In theatre there is a welcome return of the Schaubuhne company from Berlin whose Nora was a highlight in 2006. Director Thomas Ostermeier returns with a play about “the other great dysfunctional couple in world drama” – Maggie and Brick from Tennessee Williams’ 1955 classic Cat on a Hot Tin Roof. Also from the Schaubhne comes Moving Target, a premiere work by Marius von Mayenburg and directed by Benedict Andrews, a graduate from Flinders University Drama Centre, whose work ranges from Ur- Faust in the 2000 Festival to an array of productions for the Sydney Theatre Company. He is now based in Berlin and his return to Adelaide with this production is much anticipated. The Kassys company from the Netherlands will present Kommer (Sorrow) a work using live performance and film which examines the lives of the actors as well as the characters they play. Another highlight will be the RSC production of A Midsummer Night’s Dream. Directed by Tim Supple, and set in India, it is presented in English and six Indian and Sri Lankan dialects. With homage to the famous Peter Brook “white box” production, it has toured in India and played at Stratford to enthusiastic audiences. From South Africa’s State Theatre comes Township Stories, a thriller about murders in a post-apartheid township written by Paul Grootboom and Presley Chweneyagae.

There are Australian premieres also – Brink Productions have When the Rain Stops Falling, a new play by Andrew Bovell on the theme of global warming, and Oddbodies’ Sean Riley will direct his text, The Angel and the Red Priest about the life of Vivaldi.

In the dance program, To Be Straight With You, from DV8 Physical Theatre, is a likely talking point. Drawing from hours of audio interviews, director Lloyd Newson, whose Enter Achilles will be warmly remembered from the 1996 festival, takes a close look at religious fundamentalism and its view of sexuality, pleasure and gender. While Sheehy has seen many recent works dealing with these issues and programmed some before, he observes – “this one goes head-on for the vigorous debate that has to be had.” Other events include Sylvie Guillem in Sacred Monsters, Force Majeure’s generational study The Age I’m In as well as works by Emmanuel Gat and Chunky Move.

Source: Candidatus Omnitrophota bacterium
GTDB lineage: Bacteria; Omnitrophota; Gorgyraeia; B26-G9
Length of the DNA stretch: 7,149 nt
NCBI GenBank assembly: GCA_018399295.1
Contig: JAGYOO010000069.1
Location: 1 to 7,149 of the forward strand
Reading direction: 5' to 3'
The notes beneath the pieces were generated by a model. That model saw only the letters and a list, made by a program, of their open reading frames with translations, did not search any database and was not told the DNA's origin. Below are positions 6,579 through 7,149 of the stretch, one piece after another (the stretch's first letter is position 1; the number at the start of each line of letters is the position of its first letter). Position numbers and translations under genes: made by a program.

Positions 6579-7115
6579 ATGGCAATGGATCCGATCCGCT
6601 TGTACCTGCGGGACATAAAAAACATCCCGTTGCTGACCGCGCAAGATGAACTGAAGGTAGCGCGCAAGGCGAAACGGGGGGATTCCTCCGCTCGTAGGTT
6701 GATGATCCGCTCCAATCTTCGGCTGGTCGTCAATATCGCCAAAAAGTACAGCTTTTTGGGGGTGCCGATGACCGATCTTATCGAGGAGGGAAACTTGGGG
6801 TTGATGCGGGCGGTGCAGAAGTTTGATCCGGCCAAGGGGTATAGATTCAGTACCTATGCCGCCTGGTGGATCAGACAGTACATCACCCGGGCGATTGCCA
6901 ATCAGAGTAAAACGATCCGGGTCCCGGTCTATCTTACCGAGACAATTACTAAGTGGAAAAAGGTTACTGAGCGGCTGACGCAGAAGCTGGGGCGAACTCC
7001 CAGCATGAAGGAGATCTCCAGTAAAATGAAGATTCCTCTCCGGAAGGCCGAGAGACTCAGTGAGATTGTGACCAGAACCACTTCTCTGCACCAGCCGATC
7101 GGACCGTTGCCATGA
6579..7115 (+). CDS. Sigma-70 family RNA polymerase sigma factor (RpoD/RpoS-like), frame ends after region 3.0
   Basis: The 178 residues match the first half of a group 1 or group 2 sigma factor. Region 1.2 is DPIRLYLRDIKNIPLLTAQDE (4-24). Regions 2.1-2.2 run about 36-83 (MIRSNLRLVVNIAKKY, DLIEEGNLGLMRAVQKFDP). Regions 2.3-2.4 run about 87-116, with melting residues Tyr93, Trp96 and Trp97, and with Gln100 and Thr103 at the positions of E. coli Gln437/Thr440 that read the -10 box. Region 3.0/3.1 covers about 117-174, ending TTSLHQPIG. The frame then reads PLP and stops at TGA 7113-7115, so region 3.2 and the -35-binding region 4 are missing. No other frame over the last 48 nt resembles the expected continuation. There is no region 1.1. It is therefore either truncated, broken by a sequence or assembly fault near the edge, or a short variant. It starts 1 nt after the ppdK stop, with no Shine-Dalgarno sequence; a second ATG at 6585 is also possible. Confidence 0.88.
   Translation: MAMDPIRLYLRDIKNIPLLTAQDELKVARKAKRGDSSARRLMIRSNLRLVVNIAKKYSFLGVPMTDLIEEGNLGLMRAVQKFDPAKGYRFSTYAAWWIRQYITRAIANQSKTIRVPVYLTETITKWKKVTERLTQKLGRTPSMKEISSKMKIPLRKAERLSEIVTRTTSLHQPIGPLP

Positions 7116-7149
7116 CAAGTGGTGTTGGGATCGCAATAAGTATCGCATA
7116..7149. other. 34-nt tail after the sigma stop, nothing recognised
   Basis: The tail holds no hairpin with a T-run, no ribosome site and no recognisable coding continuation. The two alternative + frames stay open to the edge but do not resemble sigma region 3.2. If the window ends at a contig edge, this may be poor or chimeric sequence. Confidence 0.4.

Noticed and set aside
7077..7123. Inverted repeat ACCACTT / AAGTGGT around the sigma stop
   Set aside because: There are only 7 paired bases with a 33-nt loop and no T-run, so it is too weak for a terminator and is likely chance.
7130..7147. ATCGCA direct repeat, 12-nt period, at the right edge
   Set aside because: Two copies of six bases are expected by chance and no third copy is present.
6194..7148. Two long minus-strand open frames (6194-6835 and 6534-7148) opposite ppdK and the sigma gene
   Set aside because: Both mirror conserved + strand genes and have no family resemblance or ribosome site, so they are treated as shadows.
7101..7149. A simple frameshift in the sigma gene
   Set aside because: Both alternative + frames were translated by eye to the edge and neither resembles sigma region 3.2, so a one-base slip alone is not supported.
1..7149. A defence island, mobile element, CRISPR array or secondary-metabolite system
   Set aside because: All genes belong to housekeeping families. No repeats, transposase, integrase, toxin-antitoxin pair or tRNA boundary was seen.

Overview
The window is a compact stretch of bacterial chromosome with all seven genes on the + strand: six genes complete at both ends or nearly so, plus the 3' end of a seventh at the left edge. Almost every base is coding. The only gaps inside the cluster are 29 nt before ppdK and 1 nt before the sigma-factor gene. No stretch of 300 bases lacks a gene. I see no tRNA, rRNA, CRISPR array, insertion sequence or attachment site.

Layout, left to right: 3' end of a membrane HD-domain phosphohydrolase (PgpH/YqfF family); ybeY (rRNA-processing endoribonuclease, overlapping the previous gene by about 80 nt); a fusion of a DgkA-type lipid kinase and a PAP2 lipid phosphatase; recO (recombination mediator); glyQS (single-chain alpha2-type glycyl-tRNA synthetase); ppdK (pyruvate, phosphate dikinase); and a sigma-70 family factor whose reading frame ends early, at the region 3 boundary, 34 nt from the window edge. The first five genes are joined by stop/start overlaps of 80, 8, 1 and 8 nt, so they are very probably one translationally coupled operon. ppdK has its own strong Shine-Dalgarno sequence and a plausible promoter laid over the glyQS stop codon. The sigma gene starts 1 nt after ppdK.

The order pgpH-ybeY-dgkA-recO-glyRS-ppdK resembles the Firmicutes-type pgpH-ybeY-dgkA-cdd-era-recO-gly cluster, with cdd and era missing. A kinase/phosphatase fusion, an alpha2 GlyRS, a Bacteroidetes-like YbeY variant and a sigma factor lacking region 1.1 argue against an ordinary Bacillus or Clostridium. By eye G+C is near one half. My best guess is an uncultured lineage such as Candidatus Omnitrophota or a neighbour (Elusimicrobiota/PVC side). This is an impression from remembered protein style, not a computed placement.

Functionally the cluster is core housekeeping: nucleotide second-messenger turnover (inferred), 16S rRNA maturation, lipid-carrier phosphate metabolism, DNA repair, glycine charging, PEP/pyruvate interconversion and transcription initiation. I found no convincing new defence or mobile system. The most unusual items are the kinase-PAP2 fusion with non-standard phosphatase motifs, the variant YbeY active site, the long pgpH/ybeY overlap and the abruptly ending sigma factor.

With an extensive film program of documentaries including Scott Hicks’ Glass: A Portrait in Twelve Parts, visual arts exhibitions of major indigenous work from Michael Riley and artists from the Grand Sandy Desert, Writers’ Week, Womadelaide and the Persian Garden, Sheehy’s 2008 Adelaide Bank Festival is loaded to the gunnels. With additional funds from Government, this festival has the kind of heft that only a biennial event can muster. Scheduling 81 events, compared to 60 last time, Brett Sheehy has provided continuity and consolidation, innovation and a fresh approach to the familiar. Reflecting on his second effort, Sheehy muses : “when you are given two shots – to what extent do you try to reinvent the wheel, or do you develop the relationship you’ve already begun ? I hope this doesn’t sound selfish, but I also wanted to continue this journey for myself.”

“A Festival of Light and Entertainment” The Adelaide Review, No.328, October 26, 2007, pp.22-23.